Ryohei Nakatani, University of Tokyo) - 12.6.17
Motivated by recent observations suggesting that a disk has shorter lifetime in lower-metallicity environments (e.g., Yasui et al. 2010), we present here the results of our recent radiation-hydrodynamic simulations of the photoevaporation of protoplanetary disks with various metallicities. We solve the time-dependent hydrodynamics with various chemical and thermal processes, also along with the transfer both of the extreme and far ultraviolet (EUV and FUV) irradiation from a central star. The grain temperature is determined by the balance between the irradiation and (re-)emission, which are solved within a hybrid scheme using radial ray-tracing combined with flux-limited diffusion. Our simulations cover a broad range of different metallicities, from 10-4 Zsun to 10 Zsun.
As a result, the photoevaporation rate, or the disk lifetime, largely varies with different metallicities owing to different efficiencies of the FUV photoevaporation. Interestingly, the resultant photoevaporation rate does not show a monotonic trend of the metallicity dependence, but has a peak around the sub-solar metallicity around 0.3 Zsun. For the upper side of Z > 0.3 Zsun, the photoevaporation rate decreases with increasing metallicity because the FUV photons cannot enter the deep interior of the disk due to larger dust extinction. For Z < 0.3 Zsun, on the other hand, the photoevaporation rate sharply declines with decreasing metallicity because the photoelectric heating becomes inefficient with the lower amount of grains. With extreme low metallicities of Z < 10-3 Zsun, the evaporation rate takes an almost constant value that is set by the EUV photoionization only.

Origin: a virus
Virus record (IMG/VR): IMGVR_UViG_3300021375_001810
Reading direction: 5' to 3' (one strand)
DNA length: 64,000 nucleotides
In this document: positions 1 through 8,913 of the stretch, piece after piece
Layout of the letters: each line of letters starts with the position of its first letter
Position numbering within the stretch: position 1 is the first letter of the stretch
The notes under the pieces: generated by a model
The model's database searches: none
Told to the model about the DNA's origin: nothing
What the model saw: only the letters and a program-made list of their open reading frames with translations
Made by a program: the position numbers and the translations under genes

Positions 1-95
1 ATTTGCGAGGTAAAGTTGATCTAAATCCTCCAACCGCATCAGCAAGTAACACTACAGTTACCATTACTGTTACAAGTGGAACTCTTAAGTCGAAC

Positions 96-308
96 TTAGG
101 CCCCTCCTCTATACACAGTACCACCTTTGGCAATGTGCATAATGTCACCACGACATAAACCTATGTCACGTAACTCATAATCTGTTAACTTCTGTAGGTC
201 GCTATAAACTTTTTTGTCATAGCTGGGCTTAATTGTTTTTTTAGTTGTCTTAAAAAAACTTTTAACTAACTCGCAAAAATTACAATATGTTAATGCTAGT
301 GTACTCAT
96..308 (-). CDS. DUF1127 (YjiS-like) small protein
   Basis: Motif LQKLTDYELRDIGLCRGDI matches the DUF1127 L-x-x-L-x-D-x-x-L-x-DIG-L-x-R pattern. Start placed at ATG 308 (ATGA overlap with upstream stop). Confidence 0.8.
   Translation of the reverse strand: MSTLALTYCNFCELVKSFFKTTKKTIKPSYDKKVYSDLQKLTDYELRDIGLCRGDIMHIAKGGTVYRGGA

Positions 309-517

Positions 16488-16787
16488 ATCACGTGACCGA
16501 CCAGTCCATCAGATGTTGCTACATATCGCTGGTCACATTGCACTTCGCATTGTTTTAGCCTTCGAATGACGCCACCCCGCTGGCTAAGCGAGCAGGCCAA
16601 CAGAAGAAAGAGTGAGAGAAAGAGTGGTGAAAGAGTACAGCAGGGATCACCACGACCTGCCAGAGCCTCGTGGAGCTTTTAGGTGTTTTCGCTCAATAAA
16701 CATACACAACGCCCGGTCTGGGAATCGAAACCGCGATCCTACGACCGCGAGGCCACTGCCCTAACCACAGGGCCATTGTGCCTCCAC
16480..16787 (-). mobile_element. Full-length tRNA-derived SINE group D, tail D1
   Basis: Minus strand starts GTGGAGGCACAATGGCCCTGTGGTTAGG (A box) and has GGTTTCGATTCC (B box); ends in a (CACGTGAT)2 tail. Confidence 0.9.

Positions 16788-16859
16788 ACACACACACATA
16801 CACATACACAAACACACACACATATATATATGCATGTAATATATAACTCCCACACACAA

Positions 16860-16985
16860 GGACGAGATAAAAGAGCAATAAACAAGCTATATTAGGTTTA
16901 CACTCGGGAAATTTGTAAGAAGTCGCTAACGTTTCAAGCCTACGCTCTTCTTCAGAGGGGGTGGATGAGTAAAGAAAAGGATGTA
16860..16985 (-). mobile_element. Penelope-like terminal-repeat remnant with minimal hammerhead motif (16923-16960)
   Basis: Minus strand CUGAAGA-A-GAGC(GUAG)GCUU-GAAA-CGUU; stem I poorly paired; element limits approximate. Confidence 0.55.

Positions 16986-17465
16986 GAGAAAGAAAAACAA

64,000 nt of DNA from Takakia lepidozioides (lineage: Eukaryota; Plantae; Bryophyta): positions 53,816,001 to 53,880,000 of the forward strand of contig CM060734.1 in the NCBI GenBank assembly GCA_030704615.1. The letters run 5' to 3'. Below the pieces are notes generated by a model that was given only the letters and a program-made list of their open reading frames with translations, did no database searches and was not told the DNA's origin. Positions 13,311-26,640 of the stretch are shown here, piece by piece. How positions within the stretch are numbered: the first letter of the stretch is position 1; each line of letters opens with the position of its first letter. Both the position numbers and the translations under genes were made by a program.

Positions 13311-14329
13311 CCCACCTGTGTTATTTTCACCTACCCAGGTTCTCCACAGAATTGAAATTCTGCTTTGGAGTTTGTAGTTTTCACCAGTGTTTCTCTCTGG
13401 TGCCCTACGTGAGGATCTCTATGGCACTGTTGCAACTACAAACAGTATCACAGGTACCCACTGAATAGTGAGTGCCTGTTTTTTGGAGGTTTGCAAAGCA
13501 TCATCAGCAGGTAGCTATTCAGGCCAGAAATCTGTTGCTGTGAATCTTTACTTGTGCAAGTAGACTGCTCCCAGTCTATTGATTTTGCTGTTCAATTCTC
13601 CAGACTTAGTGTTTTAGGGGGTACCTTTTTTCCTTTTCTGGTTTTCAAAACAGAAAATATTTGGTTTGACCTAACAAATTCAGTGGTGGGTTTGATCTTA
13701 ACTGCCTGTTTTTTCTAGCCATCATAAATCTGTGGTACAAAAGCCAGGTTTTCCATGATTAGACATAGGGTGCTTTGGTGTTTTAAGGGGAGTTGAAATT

Our results are in good agreement with the observations showing the short disk lifetimes in an outer part of the Galaxy where the metallicity is Z ~ 0.2 Zsun. We predict that the disk lifetime should become longer towards even lower metallicities.